Cruise Passenger S.O.S., Cruise Ship Law, Maritime Matter of the Week

Royal Caribbean Leaves Injured Elderly Passenger Stranded in Turkey


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Lipcon, Margulies & Winkleman, P.A. is comprised of attorneys that are nationally-recognized industry leaders in the field of maritime and admiralty law. Our team of lawyers has over a century of combined experience, has successfully handled over 3,000 cases, and has recovered over 300 million dollars in damages for our clients.

Cruise passenger stranded in TurkeyEach cruise accident lawyer at our firm has seen their fair share of nightmares on the high seas, representing victims who have suffered serious injuries, lost a loved one or who have been the targets of criminal activity. But recently, a new legislation introduced by Sen. John “Jay” Rockefeller called the Cruise Passenger Protection Act of 2013 began to get the ball rolling in the right direction regarding safety at sea. The Act was created with the goal of increasing transparency in the cruise industry, requiring cruise lines to disclose their accident and crime reports to the public, the same way they are required to do so to the FBI, Coast Guard and other maritime authorities. We were hoping that now, finally, the number of passengers who fall victim to cruise line negligence would at last begin to decrease, but it seems as though we have been proven wrong.

A Clearwater, FL man was injured while vacationing in Turkey onboard a Royal Caribbean vessel. But as if that wasn’t bad enough, the victim was left stranded in Turkey without a translator, way to get home, or any help from the cruise company, all the while hospital bills are piling up with each passing day.

Eighty-nine-year-old Dodge Melkonian fell while onboard a Royal Caribbean cruise ship in Turkey and required immediate medical attention to tend to his injuries. The elderly cruise passenger broke his hip and needed far greater care than the onboard physician could provide him. Naturally, one would think Melkonian would be transferred to the nearest hospital by Royal Caribbean and afforded the care he deserves, but what he ended up getting was stiffed.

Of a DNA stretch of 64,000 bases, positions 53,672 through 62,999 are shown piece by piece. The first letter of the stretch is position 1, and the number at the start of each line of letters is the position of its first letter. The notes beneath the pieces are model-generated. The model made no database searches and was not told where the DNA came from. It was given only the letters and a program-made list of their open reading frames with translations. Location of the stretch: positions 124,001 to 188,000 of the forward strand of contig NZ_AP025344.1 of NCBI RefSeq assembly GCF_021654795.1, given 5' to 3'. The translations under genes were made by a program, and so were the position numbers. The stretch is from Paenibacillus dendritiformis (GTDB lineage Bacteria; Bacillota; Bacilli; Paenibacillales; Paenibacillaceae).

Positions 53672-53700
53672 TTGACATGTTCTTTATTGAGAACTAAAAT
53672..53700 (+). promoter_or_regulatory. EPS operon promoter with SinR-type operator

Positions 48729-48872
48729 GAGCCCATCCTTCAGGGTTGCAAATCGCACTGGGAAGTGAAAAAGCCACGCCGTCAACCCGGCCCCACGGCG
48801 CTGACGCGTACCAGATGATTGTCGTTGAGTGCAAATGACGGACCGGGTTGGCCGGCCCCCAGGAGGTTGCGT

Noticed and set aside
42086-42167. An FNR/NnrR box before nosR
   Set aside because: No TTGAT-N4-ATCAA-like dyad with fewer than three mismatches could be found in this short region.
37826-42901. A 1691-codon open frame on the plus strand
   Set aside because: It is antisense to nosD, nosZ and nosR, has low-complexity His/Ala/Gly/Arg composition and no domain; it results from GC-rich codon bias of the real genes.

Royal left Melkonian and his wife, Jill, alone in Turkey to fend for themselves following the injury, according to the couple’s travel agent. The victim was taken to a local hospital in Istanbul where barely anyone spoke English, conditions were poor and where women weren’t even allowed. Royal did not provide a representative to accompany the couple, and instead, the vessel took off, leaving the Melkonians to deal with a severe injury in a remote country where they were barely able to communicate with locals to seek help.

Melkonian ended up having surgery on his hip and received a blood transfusion, but he needs another. The couple and their travel agent believe the cruise line abandoned them in their time of need. The Melkonian had purchased travel insurance straight from Royal Caribbean, which is intended to cover incidents like an injury requiring hospital attention, yet there were some serious loopholes in the policy. Could it have been because the cruise vacation was free? The Melkonians, who have cruised over 30 times, were on a complimentary cruise because a previous cruise they had book was interrupted following a fire onboard an Azamara Cruise Line vessel, a subsidiary of Royal. Was this Royal’s way of getting some money back?